out of Five
Running time: 95
In Norwegian with English subtitles
Quirky, deadpan and surprisingly touching comedy – the official Norwegian entry for the 2004 Best Foreign Film Oscar.
Norwegian writer-director Bent Hamer’s quirky comedy drama Kitchen Stories is set in Norway in the 1950s, during the undertaking of a mass-observation project led by Swedish scientists.
Having successfully mapped the kitchen behaviour of the Swedish housewife, the scientists at the Swedish Home Research Institute have concluded that the average housewife walks the distance from Sweden to the Congo each year due to basic inefficiency.
Calibrating Domestic Inefficiency
With this in mind, the research boffins send a team of observers to the remote rural district of Landstad in Norway, in order to study the kitchen habits of its high number of bachelors, this being the key, apparently, to calibrating domestic inefficiency.
Tomas Norstrom stars as Folke, one of the team of observers, who lands the none-too-enticing prospect of observing the initially reticent Isak (Joachim Calmeyer), a grumpy old bachelor in an isolated farmhouse in the middle of nowhere. The rules, however, are strict: Folke must not attempt to engage his subject in conversation and he must live outside the farmhouse in a bizarre, green, egg-shaped caravan.
The initial set-up is extremely amusing – Folke’s position of impartial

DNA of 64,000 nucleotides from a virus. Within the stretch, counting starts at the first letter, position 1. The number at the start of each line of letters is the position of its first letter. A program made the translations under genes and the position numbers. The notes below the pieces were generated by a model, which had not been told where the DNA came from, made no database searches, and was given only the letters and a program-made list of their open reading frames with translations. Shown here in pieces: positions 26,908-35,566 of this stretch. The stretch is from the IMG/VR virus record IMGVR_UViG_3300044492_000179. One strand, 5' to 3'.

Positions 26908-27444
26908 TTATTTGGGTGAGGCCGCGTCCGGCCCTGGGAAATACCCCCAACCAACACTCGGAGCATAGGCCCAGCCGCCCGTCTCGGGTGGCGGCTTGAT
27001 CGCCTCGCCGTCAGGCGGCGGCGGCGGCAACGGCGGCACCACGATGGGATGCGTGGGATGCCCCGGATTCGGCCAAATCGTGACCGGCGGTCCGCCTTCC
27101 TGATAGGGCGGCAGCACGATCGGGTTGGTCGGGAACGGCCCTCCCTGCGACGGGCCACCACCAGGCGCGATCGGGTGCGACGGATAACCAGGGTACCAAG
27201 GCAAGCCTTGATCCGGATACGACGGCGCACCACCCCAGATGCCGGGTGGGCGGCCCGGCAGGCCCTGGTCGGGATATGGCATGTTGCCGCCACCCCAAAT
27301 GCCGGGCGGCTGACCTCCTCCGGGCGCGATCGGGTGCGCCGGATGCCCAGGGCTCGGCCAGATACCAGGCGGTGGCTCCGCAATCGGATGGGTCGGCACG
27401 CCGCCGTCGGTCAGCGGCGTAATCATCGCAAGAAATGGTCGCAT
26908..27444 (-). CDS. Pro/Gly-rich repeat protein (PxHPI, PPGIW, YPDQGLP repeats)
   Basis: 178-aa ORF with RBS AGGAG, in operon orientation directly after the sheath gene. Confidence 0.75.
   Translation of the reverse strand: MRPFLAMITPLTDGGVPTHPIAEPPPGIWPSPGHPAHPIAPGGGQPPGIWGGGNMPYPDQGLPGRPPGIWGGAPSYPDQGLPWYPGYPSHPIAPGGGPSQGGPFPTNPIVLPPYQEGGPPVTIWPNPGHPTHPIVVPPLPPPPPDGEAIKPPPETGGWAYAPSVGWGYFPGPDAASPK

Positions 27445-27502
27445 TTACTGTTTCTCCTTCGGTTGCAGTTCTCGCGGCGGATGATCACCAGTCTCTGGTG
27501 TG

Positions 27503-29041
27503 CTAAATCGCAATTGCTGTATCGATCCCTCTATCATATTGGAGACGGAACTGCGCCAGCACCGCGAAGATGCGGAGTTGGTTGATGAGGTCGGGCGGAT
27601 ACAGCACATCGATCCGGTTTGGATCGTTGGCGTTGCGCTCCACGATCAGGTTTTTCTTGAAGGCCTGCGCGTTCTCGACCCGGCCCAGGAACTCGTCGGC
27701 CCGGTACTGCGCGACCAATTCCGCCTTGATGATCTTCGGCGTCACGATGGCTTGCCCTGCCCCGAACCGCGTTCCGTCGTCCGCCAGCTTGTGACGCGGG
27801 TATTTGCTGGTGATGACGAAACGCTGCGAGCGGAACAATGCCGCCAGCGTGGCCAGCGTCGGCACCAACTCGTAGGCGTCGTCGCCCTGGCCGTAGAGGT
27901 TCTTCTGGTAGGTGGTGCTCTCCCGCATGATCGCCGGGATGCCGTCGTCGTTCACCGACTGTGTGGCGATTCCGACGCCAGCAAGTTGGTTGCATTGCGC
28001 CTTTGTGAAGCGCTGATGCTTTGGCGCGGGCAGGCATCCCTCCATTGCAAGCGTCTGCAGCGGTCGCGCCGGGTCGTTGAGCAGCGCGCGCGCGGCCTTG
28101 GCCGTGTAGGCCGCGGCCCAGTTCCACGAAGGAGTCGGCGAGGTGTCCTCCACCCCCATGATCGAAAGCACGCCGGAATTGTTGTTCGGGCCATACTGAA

observation is from the top of a specially constructed giant-sized ‘high chair’ and since all Isak does is occasionally come in, boil an egg, eat it and leave (turning the light out every time), he gets bored very quickly. Gradually, however, the two men start to break the rules and interact a little – the little pranks they play on each other are extremely sweet.
Remarkably Little Dialogue
There’s remarkably little dialogue for a large part of the film and both actors are adept at deadpan comedy acting – particularly during the delightful sequence where Folke has broken the rules by moving a
salt-shaker. There’s good support, too, from Bjorn Floberg as the talkative project overseer.
Aside from the gentle comedy element, Hamer also has a good eye for a
memorable image, such as the long line of green egg-shaped caravans snaking through the snowy wilderness. There’s also a glorious, ‘rebellious’ finale of the sort that wouldn’t be out of place in a cheesy Hollywood comedy, made all the more effective by Hamer’s under-stated direction.
In short, Kitchen Stories is an extremely sweet comedy-drama, beginning as a gentle satire on 1950s scientific rationalisation and ending as a touching tale of the unlikely friendship between two men - it’s been deservedly selected as Norway’s official entry for the Best Foreign Film Oscar. Recommended.